BOOKS: "The Master and Margarita" by Mikhail Bulgakov

Has anyone read this book?

A classmate of mine formed a book club and chose this book; we read it, but none of us had any background knowledge of the book or the author, or even much on the history of Soviet Russia. I’m interested in discussing the intentions of the novel and its contemporary applications.

It’s a wonderful novel, and there’s a lot to discuss… Since you seem interested in the history behind the work itself, from what I remember it took a good long while to come to light, and even then as an underground/samizdat work considering its take on the Soviet establishment. The Penguin edition has a foreword describing much of this, so if you can get ahold of it you may find some of your questions answered.

The Master and Margarita is something of a meeting-point between the classic Russian novel (say, Dostoevsky) and the Faust legend. It’s indisputably Russian, even Soviet, and satirizes its own national character frequently (for another great Soviet satire, check out the science-fiction movie Kin Dza Dza; I believe it’s on Google video subtitled); but for all that it’s also greatly concerned with the spiritual and especially the diabolical.

I don’t really know of any contemporary applications it might have other than being a timeless classic. And of course, it’s just a great read on its own :slight_smile:

Do you have any idea how much of himself Bulgakov puts into the novel? I initially thought Woland was a satirical look at Stalin, but considering the sympathy with which he is treated and, as I read in passing, the fact that Stalin himself was a fan of Bulgakov’s work, I’m second guessing myself. I wondered later if I was reading Bulgakov’s thoughts in Woland’s voice.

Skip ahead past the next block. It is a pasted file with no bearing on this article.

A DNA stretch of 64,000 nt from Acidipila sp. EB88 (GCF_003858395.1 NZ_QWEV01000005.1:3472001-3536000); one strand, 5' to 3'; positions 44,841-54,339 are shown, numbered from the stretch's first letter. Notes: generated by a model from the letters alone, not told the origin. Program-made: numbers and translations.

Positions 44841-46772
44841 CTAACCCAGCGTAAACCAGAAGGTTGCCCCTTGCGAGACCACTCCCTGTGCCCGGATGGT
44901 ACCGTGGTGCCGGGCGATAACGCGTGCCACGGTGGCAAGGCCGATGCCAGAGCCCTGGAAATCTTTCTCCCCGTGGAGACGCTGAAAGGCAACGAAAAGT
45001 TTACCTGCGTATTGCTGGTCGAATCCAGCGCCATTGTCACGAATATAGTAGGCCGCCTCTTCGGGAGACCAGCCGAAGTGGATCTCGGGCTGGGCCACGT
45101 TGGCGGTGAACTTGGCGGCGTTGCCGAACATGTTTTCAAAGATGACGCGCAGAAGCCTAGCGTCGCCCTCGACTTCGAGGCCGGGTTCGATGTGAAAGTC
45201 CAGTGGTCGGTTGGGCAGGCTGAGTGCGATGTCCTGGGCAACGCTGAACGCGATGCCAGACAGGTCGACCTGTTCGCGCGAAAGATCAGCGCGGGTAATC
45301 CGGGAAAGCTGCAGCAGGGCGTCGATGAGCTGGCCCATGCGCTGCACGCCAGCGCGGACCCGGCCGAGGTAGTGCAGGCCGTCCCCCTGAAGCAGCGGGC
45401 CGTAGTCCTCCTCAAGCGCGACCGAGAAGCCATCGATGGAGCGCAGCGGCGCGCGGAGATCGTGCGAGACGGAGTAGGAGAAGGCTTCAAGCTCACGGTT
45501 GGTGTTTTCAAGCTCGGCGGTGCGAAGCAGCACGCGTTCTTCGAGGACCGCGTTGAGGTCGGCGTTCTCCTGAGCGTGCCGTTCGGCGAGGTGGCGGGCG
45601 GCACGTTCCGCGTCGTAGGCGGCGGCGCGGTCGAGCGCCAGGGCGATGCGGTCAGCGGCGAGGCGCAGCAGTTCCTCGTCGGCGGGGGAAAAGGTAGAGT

That would go a long way in explaining the theology of the book, its weird Christology, and its conception of right and wrong (“the worst sin is cowardice,” etc.).

It is a strange book. He concieves of Christ and Satan working for the same goal. I don’t know whether I liked it but it was interesting though.

But the Jesus of this novel seems completely impotent. He has to seek the Devil’s approval before his ends are met. It’s as if the Devil is the only truly supernatural power, and Jesus (“Yeshua Ha-Nozri” in this book) is just a glorified man. There is not “God” to speak of.

Yes, I hated the Christology of the author. That is the reason why I am hesitant to say whether I liked it or not. Up until the author began to reveal his story about Jesus I liked it but when he began to speak about Jesus and the crucifixion it just left me fealing cold.

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